The Ultimate Bio and Why It Is Important
You've heard things come in three's and bios are no different. The average writer will need three bios for uses in different areas - and while I'm thinking of it - a byline is not your bio. We'll talk about that in a few minutes.
WHY THREE BIOs?
Well, because you will have various places you need to place a bio, and depending on the use, your bio must fit. A blog will require a more relaxed bio whereas a proposal will insist on more credentials and experience. A website will require short and simple. In any of these items, the goal of your bio is to allow the reader to meet you and get to know you. Just as you should have several bios, you also need photos that match. Now that you have an idea of what a bio is, then let's get started.
THE PROFESSIONAL BIO
A professional bio is used on a proposal or on anything business-related in your writing. It should list your credentials such as your schooling (BA, BS, Ph.D., MD) whatever that may be. If you only have a high school diploma, that's fine, you simply list the school and graduation year.
It is important that you understand, that schooling is not always the highest form of credentialing. Sometimes it's clubs or groups that you may lead, ministries, or even life experiences (for example you are a parent of a disabled child - this qualifies you as a life professional). The thing is, you don't sell yourself short. Your credentials vary depending on your experience and ability.
In your professional bio, you will list those things that give you experience, be it raising a disabled child or a college or post-college degree. Your professional bio describes you and the qualities and abilities you can and do bring to the table, so when you write this, include those accomplishments and work that you represent well. Keep in mind, that a professional bio is not where you tell the reader you have 4 granddogs, Muffin, Stuffin, Rowdy, and Moudy. Strictly professional. You might say,
Cindy is married and the mother of four adult sons.
The readers don't care how many grand-whatevers you have or what your hobbies are unless the hobbies pertain to your professional stance. A professional bio is not the place to list every award you have won or publication you've been published in either. Simply stating that you have received numerous writing awards or that you are published in numerous websites or magazines is sufficient.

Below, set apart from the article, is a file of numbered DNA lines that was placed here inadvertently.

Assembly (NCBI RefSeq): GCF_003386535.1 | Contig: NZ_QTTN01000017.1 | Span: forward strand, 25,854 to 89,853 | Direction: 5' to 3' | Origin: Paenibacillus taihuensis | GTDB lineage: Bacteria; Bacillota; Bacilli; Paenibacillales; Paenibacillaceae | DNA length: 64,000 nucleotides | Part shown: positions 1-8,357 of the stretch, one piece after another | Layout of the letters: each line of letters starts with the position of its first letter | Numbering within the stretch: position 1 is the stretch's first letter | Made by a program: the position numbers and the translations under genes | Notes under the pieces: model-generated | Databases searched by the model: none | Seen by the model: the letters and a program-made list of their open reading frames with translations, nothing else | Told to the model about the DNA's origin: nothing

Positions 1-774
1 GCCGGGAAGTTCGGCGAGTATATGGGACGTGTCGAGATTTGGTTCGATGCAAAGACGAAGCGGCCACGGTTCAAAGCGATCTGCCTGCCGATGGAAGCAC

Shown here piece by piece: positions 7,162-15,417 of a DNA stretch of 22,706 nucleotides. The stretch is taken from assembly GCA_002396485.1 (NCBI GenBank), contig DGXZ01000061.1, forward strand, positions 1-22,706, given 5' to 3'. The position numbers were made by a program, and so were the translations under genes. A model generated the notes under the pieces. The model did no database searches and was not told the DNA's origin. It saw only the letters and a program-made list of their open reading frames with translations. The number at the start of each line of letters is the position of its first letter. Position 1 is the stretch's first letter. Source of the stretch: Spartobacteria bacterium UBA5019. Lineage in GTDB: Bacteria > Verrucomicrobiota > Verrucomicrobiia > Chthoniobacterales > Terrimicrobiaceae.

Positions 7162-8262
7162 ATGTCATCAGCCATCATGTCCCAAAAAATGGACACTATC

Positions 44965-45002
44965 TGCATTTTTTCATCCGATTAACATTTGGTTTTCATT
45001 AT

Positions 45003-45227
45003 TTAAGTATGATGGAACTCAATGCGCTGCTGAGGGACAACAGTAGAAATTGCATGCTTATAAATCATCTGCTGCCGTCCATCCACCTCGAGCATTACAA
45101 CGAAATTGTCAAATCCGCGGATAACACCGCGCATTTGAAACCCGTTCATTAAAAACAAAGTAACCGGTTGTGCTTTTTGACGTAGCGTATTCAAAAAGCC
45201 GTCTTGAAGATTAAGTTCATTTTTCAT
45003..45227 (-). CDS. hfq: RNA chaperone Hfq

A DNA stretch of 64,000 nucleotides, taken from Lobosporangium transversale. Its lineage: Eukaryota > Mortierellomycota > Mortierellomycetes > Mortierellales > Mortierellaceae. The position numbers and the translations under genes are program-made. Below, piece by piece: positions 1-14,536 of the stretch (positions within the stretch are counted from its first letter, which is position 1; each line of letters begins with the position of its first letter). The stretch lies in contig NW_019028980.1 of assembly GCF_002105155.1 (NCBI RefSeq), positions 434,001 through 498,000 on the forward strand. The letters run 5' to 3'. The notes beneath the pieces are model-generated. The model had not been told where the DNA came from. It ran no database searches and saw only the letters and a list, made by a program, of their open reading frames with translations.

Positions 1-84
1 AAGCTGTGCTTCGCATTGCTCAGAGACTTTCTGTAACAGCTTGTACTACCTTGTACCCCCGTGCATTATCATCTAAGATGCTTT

This bio should accompany a professional headshot not you in the garden, sweaty, and playing ball with the dog.
THE WORKING BIO
These bios are called by numerous names but think of them as the bio you use when you're working on your blog. It's a relaxed bio. Keep it 100 words or less. Anything more just becomes redundant. Here you list your qualifications, one or two recent publications or books, and awards, and finally, you can relax a bit by sharing a hobby or a little about your family. Just don't get carried away and list every grandchild, and pet. It's boring. Working bios allow you the opportunity to show a little of your fun side. Also here, you'll want a more relaxed photo. Outside shots are nice but again, avoid the sweating dog playing photos.
THE SHORT BIO
A short bio is just that. Short. Maybe thirty words or less. When you guest blog you'll want something simple that doesn't eat up bandwidth. Add your blog URL or website, even your email where you can be contacted. A short bio, generally states what you do or write, i.e.
Cindy is a writer, speaker, and conference teacher. She is an award-winning, best-selling author of four novels and she lives in the mountains of east Tennessee.
Short. Simple. Your photo here can be relaxed but poised. Many times these are used on those articles or guest posts and space is an issue.
Not to be confused with your bio, a byline is one short line that identifies you.
Cindy K. Sproles, is an author, speaker, and conference teacher.
Sometimes you will be asked to attach a photo, if so, use your professional look photo.
It takes time to pen the perfect bio and regardless of the use, it should be concise and not silly. Think it through. Be choosy with your words and give the reader a view of who you are in a snapshot. I know you can do this. Yes, you can.
Photos courtesy of www.pixaby.com and photo 1 - whitesession. Photo 2 - StartupStockPhotoshoto and Photo 3 - KRiemer
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